Restoration of abandoned agricultural lands to create resilient ecosystems in arid and semi-arid ecosystems typically requires seeding or transplanting native species, improving plant–soil–water relations, and controlling invasive species. We asked if improving water relations via irrigation or surface mulch would result in negative tradeoffs between native species establishment and invasive species competition. We examined the effects of sprinkler irrigation and straw mulch on native seed mixtures planted in two consecutive years in an abandoned agricultural field in a cold desert shrubland in southwestern Nevada, USA. Restoration effects differed among years because of contingency effects of growing season conditions. Precipitation was low during the first year and seeded plant density and biomass increased in response to irrigation. Precipitation was relatively high during the second year, seeded plant densities and biomass were generally high, and irrigation had inconsistent effects. Mulch increased native plant cover in the absence of irrigation during the dry year. Invasive plant biomass and cover also were influenced by year, but irrigation increased invasive plants regardless of precipitation. Positive effects of irrigation on seeded plant density, cover, and biomass outweighed negative tradeoffs of increases in invasive plants. In ecosystems with highly variable precipitation, the most effective restoration strategies will most likely be adaptive ones, requiring determination of timing and amount of irrigation based on precipitation, native plant establishment, and invasive species composition and abundance.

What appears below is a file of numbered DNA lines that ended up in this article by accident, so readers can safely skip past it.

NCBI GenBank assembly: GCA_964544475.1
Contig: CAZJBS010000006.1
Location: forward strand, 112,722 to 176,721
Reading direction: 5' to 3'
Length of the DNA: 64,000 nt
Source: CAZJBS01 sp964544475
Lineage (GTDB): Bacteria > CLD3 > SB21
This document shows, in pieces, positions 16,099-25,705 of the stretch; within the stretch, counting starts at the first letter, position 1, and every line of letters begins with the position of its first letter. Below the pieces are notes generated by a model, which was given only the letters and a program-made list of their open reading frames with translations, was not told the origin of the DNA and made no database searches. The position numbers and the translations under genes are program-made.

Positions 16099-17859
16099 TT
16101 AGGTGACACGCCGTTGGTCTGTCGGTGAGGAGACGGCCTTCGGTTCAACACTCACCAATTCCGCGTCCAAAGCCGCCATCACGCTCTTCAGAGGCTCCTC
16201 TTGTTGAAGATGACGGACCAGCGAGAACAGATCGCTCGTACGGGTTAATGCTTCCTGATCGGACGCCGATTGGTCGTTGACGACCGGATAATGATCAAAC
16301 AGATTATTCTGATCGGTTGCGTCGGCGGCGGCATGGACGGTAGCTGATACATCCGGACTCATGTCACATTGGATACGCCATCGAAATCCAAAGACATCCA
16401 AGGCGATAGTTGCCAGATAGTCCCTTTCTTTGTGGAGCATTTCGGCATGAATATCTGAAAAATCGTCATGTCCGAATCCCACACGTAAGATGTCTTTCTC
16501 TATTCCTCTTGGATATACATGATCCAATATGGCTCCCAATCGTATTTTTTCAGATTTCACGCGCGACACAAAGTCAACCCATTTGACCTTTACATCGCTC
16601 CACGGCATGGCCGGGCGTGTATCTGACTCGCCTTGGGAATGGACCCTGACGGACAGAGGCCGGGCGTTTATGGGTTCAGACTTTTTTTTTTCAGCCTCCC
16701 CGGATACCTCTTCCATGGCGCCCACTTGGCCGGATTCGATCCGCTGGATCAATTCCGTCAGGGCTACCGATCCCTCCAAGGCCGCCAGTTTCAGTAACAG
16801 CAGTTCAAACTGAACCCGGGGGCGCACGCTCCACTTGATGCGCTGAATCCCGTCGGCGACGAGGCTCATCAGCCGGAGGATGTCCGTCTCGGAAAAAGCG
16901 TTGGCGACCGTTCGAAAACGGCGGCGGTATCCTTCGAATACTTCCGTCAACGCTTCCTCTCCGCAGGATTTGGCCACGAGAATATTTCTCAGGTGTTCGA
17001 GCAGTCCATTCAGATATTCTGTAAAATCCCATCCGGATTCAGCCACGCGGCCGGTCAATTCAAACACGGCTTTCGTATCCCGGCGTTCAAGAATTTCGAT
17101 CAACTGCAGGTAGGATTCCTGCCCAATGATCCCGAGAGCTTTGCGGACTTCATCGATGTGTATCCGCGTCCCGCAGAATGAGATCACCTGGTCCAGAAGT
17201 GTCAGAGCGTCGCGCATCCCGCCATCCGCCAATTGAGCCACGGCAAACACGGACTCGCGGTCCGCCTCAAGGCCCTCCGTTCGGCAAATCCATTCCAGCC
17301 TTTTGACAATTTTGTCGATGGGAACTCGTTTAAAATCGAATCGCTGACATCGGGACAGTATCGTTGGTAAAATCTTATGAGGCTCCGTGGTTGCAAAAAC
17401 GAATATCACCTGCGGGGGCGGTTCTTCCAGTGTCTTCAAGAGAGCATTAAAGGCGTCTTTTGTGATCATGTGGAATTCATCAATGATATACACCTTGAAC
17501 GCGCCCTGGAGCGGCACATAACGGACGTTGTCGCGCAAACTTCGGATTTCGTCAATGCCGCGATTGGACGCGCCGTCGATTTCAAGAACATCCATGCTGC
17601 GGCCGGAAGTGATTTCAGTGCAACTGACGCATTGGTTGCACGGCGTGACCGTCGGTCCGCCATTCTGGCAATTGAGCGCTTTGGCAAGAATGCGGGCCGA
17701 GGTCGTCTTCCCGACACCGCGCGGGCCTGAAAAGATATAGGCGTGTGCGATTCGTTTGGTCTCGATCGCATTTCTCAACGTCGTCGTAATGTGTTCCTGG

Nomenclature: 2, 4-D; dimethylamine salt of 2,4-dichlorophenoxyacetic acid.
Management Implications: Restoration of abandoned agricultural land to native plant communities can increase soil stability, reduce the spread of invasive species, and enhance the conservation value of the land. In cold desert shrublands where irrigation systems are still in place, irrigation can promote native species establishment despite also increasing invasive species. Irrigation must be sufficiently frequent during initial establishment of the seeded species to maintain the soil drying front above the depth of active root growth. Periodic watering may be required through the second year to allow plants to survive the generally low precipitation and highly variable weather conditions that characterize cold desert shrublands. In cases where irrigation systems are not available, mulch may be a viable alternative for improving water relations and increasing plant cover, especially during dry years. Larger seeded species, such as the grasses Indian ricegrass, squirreltail and needle and thread are likely to establish at higher rates than smaller seeded species like sagebrush and many native forbs. Flexible restoration strategies that adapt the timing and amount of irrigation to soil water availability are most likely to succeed.